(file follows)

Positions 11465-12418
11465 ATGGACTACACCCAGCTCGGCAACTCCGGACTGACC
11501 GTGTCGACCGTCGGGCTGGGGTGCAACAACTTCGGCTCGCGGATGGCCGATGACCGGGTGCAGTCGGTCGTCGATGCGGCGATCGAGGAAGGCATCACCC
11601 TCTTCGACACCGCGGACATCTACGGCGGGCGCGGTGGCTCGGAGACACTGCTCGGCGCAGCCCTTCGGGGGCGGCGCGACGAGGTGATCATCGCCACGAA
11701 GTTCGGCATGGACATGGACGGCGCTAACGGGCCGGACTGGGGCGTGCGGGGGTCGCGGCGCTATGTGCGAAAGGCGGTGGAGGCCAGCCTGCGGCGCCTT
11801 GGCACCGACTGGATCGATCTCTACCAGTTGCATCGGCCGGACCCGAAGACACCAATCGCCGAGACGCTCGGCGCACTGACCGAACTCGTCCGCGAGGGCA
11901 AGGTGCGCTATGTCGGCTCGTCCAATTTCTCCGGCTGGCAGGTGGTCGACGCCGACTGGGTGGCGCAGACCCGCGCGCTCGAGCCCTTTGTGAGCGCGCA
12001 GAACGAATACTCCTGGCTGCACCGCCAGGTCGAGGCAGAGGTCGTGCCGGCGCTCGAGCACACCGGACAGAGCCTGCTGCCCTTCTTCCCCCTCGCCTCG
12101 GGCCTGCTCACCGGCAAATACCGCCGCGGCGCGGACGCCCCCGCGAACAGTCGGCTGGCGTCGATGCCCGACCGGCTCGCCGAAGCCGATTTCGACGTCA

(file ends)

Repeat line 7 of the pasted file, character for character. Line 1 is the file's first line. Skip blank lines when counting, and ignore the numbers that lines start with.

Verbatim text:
11901 AGGTGCGCTATGTCGGCTCGTCCAATTTCTCCGGCTGGCAGGTGGTCGACGCCGACTGGGTGGCGCAGACCCGCGCGCTCGAGCCCTTTGTGAGCGCGCA